Most people entering a traditional CCRC pay the entrance fee with the help of their previous home’s sale. But this new model is keeping seniors in their homes—but still has the entrance fee component, which Maag found ranged between $20,000 to $70,000 among existing programs.
This could pose a problem for many seniors on fixed incomes. While AARP studies show about 90% of older adults want to remain in their own homes for as long as possible, two-thirds of Americans fear they won’t have enough money for retirement, according to a June 2011 Gallup poll.
That’s where reverse mortgages come into play. Using this type of loan to finance the buy-in to a CCRC-without-walls program “could very easily” be the solution to being able to afford the “Life Care” type of contract, says Dennis Baier, a mortgage broker specializing in reverse mortgages at Chicago-area Wintrust Mortgage Corporation.
“The whole point of a reverse mortgage is keeping a senior in their home and keep them comfortable and familiar in their surroundings,” says Baier, who’s also a part of a task force committed to helping seniors transition from home into retirement living.
Does the model work with the program?
However, reverse mortgages don’t work for everyone, and they won’t necessarily work with this CCRC model, he adds.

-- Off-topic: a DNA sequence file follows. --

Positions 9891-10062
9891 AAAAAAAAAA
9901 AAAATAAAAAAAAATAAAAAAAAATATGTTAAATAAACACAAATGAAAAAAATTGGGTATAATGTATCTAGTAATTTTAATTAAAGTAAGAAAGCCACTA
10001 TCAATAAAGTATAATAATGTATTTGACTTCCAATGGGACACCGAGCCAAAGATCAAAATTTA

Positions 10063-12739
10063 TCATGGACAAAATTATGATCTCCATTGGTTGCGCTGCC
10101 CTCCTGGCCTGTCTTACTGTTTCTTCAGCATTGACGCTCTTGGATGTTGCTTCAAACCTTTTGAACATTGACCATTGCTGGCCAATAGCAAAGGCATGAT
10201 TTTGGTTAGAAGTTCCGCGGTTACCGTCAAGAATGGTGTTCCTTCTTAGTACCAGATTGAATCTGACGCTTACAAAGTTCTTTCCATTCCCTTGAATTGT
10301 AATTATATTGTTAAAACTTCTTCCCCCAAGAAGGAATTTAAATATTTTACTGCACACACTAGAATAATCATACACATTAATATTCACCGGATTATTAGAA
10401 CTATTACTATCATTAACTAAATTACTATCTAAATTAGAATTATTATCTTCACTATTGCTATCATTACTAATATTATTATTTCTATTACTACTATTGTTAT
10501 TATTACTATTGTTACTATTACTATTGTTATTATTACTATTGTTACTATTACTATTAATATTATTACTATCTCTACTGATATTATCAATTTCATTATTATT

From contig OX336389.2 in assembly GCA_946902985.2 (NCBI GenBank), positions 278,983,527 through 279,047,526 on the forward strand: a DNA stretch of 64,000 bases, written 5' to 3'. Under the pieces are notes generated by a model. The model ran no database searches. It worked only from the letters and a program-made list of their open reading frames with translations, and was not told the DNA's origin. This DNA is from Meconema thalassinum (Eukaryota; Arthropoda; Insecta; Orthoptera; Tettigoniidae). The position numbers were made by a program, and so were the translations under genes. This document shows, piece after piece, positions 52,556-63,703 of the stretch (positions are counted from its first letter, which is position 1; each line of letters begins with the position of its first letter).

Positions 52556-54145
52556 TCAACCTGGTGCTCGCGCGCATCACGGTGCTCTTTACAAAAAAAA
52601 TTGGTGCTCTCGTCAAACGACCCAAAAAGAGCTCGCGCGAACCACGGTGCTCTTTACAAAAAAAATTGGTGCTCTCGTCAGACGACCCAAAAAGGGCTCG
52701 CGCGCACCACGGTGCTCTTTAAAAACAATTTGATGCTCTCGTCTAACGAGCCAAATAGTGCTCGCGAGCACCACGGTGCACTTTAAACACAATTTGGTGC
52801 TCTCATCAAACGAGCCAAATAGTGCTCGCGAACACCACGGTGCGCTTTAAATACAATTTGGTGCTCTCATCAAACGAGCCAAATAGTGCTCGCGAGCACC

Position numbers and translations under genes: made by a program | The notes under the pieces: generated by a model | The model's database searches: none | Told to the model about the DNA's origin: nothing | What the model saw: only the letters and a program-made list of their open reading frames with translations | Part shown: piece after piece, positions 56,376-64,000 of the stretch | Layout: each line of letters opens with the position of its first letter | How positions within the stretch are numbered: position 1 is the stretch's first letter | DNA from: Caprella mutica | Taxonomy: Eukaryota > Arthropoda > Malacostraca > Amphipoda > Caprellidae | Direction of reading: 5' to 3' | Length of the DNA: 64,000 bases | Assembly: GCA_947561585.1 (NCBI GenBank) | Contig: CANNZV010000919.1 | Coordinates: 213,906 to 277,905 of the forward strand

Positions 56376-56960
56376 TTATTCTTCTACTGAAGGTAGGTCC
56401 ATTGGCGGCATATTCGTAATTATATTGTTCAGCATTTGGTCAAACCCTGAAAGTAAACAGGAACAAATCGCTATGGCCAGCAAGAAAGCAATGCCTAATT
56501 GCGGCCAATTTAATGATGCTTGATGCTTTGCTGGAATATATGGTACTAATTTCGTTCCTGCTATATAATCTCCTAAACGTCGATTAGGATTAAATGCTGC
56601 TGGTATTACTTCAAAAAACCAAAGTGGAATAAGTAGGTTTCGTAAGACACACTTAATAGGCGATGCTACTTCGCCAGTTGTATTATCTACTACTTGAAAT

“In general, it’s a good idea,” says Norma Coe, associate director for research at the Center for Retirement Research at Boston College. “There is one concern, though, especially when you get to a stage where you need 24-hour care: It’s more expensive to be [providing] it at individual houses.”
The issue is that while a reverse mortgage lump sum may initially help seniors buy into the CCRC model, they might not be able to sustainably afford the monthly fees which may increase as the level of care they need intensifies.
It’s difficult to calculate the premiums for more intensive care, Coe says, adding that it’s “more about the [CCRC] model than whether reverse mortgages are able to pay for it.”
Still, using a reverse mortgage could definitely be an option for those who have high-valued homes, as they have more equity to draw down.
The new model sounds like a perfect fit with reverse mortgages, whose only major requirement other than age and equity is for the senior to be occupying the home, points out mortgage broker Mehran Aram, the owner of Carlsbad, Ca.-based Aramco Mortgage. With that in mind, this could be “a perfect solution,” he says.
But because most of the CCRC-without-walls programs are relatively new, it’s still unknown how the model will work when people get into the higher (and more expensive) levels of care, and methods for payment vary.
“At Evangelical Homes of Michigan we try to provide a variety of options and solutions to assist clients in managing payment of their entry fee for a LifeChoices membership including various payment plan options,” said Denise Rabidoux, president and CEO of EHM. “To date we have not had a client approach us to discuss reverse mortgage as an option.”
EHM, along with certain other CCRC-without-walls providers, hasn’t yet reached the point where “residents” need skilled nursing, according to Steve Hopkins, the vice president of Wellness and Home-based Solutions at EHM.
But receiving care at home is a “very desirable” commodity, Coe says, and demand for this commodity will likely continue to grow.